Pilgrims Not at Rest

An intra-church dispute is in the news – again. A couple years ago, a pastor and his secretary were both convicted of embezzling funds from their congregation, Pilgrim Rest Missionary Baptist Church in Grand Rapids. Former pastor Arthur Pearson was ordered by the Kent County Circuit Court to pay back $167,000; former secretary Gerolanita Bailey, $60,000. An audit done at the board’s request in 2011 showed that each had used church funds for personal use, including restaurants and home utility bills.

As often happens in these cases, the congregation divided into two camps: one that supported the pastor, and one that wanted him prosecuted. The board of trustees fired him, but he and his supporters contend that the board had no authority to do that. The pastor-supporters later held services in another location and collected $14,623, which they deposited into an account using the Pilgrim Rest tax id number, so the church claims the money belongs to them, while the pastor-supporters claim it belongs to them. Both sides filed lawsuits against the other in Kent County Circuit Court, and the judge’s decision that this was a church matter unsuitable for a civil court was then appealed to the Michigan Court of Appeals. The Court of Appeals determined last week in a published opinion that the pastor’s employment claims are indeed church business and cannot be decided by a court, but that the issue of who controls the church, and that $14,623, can be decided by a court as long as it can do so following standard legal principles without determining religious doctrine or ecclesiastical polity.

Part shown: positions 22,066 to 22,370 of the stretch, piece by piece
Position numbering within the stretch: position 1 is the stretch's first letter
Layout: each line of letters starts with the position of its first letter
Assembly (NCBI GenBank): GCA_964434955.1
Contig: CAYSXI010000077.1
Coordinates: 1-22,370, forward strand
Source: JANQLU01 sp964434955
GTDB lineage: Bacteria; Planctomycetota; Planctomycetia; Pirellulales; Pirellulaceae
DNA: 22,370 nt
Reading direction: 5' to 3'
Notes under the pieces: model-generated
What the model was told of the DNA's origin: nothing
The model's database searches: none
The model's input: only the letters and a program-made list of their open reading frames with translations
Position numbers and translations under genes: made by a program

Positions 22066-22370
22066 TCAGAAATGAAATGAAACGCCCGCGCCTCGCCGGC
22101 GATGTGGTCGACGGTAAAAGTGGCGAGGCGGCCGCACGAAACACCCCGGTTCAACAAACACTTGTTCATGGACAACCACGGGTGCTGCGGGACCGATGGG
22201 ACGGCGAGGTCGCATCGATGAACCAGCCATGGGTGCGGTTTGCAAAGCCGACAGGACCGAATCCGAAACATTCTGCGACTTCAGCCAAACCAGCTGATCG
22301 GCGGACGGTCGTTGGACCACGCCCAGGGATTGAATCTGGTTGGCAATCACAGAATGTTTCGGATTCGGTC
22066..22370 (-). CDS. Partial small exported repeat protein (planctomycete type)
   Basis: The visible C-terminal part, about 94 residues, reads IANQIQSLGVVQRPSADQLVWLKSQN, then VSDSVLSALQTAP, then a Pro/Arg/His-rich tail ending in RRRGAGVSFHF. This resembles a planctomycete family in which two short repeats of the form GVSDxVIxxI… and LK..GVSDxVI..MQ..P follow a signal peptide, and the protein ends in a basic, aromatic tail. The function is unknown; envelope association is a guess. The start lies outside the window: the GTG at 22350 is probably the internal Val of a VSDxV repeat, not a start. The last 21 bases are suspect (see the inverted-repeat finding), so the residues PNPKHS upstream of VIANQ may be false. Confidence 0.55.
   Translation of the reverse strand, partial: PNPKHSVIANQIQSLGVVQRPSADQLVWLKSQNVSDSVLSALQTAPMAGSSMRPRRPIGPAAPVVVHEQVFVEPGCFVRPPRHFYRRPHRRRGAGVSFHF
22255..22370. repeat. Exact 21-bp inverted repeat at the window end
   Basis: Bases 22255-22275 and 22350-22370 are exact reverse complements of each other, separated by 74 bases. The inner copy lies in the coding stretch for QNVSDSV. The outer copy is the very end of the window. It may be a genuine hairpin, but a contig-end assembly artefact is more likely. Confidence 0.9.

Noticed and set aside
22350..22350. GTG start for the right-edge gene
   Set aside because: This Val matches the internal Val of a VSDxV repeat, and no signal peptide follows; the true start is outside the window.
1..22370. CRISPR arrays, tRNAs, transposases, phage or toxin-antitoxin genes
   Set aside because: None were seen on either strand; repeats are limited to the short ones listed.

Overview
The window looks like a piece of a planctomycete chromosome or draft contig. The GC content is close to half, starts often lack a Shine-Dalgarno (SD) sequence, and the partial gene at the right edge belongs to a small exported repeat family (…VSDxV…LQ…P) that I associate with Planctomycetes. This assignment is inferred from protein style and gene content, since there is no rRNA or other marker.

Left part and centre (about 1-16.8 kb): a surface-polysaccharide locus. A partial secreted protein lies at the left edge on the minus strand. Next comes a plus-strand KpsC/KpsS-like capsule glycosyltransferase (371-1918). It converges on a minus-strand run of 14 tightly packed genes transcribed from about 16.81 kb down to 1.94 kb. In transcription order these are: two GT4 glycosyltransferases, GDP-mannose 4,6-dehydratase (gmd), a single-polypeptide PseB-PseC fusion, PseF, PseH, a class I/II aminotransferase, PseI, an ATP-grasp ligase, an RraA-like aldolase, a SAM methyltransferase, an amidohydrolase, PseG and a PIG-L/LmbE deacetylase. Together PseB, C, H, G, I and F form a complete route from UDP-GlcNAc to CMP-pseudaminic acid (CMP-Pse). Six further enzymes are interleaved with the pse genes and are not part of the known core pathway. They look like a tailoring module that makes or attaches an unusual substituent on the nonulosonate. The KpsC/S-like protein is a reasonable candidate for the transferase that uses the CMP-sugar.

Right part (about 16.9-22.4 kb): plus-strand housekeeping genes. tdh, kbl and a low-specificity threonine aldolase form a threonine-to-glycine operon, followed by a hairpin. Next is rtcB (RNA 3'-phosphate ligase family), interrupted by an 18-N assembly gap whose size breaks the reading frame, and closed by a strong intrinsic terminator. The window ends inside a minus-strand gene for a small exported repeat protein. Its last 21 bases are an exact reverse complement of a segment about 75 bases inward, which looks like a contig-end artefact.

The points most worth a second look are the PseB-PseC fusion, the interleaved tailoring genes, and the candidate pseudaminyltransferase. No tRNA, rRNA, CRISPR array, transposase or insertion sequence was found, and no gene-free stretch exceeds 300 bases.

And so there will be more court hearings.

If there was ever a case that cried out to be resolved within the church, rather than in the courts, this is it. Even the local judge thinks so — his ruling that the courts had no jurisdiction over church business should’ve sent everyone  to a church dispute resolution process, instead of to the Court of Appeals. These church members do not honor God through their litigation in the civil courts. Jesus’ teachings, such as in Matthew’s gospel, exhort us to turn the other cheek, to forgive, and to love one another. Paul specifically condemns civil lawsuits among believers, in his first letter to the Corinthians. Resolving matters in the civil courts may bring a sense of justice, but deprives everyone of the reconciliation that can come from the confession, repentance and forgiveness integral to a Christian dispute resolution process. Organizations like Peacemaker Ministries, Crossroads Resolution Group, and Peacebridge Ministries attest to the power of a Christ-centered dispute resolution process for church conflict.

I’m praying that members of these groups, and/or their attorneys, Brent Boncher and Bernard Schaefer, will make their faith in God their top priority, and resolve this privately, to the glory of God.

 

One Comment

  1. Jerry L. Ashford
    Posted May 28, 2015 at 7:17 pm | Permalink

    Great post. Unfortunately Anne, it takes both sides to resolve a case or agree to arbitration. We are and have been willing to resolve these cases. I’ll also add that, based on my experience in working with Brent Boncher, he is an ethical Christian attorney who would not engage in unnecessary litigation if a fair resolution was available.

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